Expat non-freehold 'ownership' illegal

Rejects appeal demanding share in lease of Mirdiff villa

The right of ownership in Dubai, in general, is confined to UAE nationals and citizens of GCC countries. However, in some areas, such as freehold property, expatriates have the right of ownership limited with time, ruled Dubai Court of Cassation.

As per the decree issued by His Highness Sheikh Mohammed bin Rashid Al Maktoum, Vice-President and Prime Minister of UAE and Ruler of Dubai, non-citizens, including non-GCC citizens, have the right to use property (rent or live in it) or alternatively possess right to rent for a period not exceeding 99 years.

The Ruler's decree is a command and ownership cases require immediate retroactive action, ruled the court.  

The court spelt out the principles while hearing a property dispute. It rejected an appeal by an expatriate plaintiff who demanded a share in the lease of the villa in Mirdiff, Dubai, for which he had paid half the price. The villa was rented by his partner following a contract signed by the two regarding the management of the villa.

The plaintiff filed a suit asking for the appointment of an expert to inspect the villa to identify the value of his share according to the market price in order for him to sell it in an auction. He also wanted the the expert to determine the value of his partner's share.

The Civil Court had ruled the contract invalid and asked the defendant to pay Dh1 million to the plaintiff as compensation for damages.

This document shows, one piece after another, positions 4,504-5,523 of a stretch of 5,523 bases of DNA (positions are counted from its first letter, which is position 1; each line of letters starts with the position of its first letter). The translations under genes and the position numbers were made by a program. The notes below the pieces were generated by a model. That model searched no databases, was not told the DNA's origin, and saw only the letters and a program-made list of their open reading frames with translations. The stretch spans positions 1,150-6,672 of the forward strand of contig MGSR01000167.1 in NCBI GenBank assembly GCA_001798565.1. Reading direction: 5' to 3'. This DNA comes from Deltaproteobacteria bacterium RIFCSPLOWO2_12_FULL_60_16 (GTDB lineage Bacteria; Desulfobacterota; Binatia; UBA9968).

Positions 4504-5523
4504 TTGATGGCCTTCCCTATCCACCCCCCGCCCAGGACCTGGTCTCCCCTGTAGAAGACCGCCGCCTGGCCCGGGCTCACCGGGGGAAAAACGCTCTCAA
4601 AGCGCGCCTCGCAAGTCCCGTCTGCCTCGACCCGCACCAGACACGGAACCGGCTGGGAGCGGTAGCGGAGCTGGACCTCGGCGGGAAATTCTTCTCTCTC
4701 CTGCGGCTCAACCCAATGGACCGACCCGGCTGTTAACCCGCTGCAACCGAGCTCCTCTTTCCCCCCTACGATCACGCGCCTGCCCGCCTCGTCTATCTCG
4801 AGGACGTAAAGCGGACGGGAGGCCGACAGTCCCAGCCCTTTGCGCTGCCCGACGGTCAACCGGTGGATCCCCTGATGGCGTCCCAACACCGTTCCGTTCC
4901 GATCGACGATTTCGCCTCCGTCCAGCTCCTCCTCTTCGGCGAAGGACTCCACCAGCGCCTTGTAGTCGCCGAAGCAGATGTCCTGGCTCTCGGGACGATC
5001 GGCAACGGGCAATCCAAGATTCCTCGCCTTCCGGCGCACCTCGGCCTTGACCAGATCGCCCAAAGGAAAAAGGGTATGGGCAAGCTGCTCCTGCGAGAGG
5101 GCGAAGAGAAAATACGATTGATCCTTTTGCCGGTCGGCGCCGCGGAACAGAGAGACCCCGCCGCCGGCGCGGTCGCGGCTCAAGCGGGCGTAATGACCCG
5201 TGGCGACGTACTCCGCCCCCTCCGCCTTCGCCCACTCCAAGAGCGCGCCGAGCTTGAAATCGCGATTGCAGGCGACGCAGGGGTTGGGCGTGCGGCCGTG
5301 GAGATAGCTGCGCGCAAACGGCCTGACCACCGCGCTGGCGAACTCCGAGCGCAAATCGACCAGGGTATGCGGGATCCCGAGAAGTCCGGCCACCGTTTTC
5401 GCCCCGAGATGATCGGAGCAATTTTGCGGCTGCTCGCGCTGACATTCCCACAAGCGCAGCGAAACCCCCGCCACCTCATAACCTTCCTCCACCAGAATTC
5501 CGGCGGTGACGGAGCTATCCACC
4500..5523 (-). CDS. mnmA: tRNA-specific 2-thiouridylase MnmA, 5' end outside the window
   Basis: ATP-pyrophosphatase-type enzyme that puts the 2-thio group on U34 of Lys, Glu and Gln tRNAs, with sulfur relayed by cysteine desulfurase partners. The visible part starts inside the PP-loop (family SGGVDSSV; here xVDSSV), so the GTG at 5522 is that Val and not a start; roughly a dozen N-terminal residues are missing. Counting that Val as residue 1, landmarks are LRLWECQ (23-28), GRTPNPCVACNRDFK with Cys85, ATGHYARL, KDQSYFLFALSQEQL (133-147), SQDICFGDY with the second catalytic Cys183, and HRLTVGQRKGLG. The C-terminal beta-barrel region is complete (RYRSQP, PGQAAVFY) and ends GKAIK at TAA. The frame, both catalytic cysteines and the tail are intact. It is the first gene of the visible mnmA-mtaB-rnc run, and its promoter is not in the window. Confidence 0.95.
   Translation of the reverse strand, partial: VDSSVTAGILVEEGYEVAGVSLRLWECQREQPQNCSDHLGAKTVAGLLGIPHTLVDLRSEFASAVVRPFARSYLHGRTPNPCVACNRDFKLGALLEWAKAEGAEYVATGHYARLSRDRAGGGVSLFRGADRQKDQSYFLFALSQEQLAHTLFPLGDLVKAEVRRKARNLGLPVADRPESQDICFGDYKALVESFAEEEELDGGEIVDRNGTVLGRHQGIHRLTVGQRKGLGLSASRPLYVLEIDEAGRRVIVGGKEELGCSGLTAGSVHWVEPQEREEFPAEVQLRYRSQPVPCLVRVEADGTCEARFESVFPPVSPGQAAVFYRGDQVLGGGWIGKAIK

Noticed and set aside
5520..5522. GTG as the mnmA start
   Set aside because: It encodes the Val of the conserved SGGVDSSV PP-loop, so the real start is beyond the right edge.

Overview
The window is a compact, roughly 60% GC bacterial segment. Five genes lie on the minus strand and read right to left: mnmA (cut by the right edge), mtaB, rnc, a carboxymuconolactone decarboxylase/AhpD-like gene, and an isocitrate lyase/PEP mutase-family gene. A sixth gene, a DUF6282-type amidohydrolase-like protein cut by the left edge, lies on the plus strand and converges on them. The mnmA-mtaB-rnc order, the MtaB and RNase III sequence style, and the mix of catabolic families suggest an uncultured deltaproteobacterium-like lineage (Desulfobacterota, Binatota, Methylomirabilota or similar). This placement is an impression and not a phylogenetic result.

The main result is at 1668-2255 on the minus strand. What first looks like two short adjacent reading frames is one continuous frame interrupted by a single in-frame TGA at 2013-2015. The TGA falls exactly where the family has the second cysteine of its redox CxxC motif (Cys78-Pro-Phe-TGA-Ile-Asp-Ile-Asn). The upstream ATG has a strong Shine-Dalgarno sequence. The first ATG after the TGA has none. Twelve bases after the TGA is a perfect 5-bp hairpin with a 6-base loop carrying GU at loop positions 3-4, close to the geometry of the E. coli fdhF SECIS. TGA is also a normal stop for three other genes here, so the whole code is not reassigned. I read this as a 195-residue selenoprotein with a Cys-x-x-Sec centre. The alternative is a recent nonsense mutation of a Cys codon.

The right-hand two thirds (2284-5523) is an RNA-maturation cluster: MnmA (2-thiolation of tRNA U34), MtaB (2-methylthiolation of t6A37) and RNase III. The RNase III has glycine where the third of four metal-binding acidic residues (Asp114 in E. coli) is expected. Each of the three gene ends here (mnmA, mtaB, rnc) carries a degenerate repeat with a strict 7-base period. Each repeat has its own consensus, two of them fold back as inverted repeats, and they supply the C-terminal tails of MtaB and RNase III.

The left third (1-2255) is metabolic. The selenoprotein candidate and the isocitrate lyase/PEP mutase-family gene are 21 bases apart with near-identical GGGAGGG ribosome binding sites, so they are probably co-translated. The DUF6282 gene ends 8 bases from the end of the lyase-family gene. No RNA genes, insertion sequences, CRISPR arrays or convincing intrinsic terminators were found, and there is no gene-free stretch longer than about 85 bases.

Both the plaintiff and defendant appealed the verdict in the Court of Appeal, which modified the appellant's sentence and obliged the defendant to pay Dh103,000 to the plaintiff in recognition of the share in the rented villa.

Once again the two parties rejected the verdict and moved the Court of Cassation, which rejected the appeal, based on the text of Article 4 of Act 7 of 2006, which restricts the right to own property in the emirate of Dubai to citizens and nationals of GCC countries, with the exception of a decree issued by Sheikh Mohammed as per which a non-citizen can use or lease a property up to 99 years.

The court rejected the case as both the disputing parties are neither UAE citizens nor GCC nationals and did not have the documents of approval from the Ruler of Dubai for ownership.

The court added that though the contract was signed between the plaintiff and his partner - on November 10, 2002 - before the effectiveness of the provisions of Act 7 of 2006, as it is a public order the appeal is dismissed.

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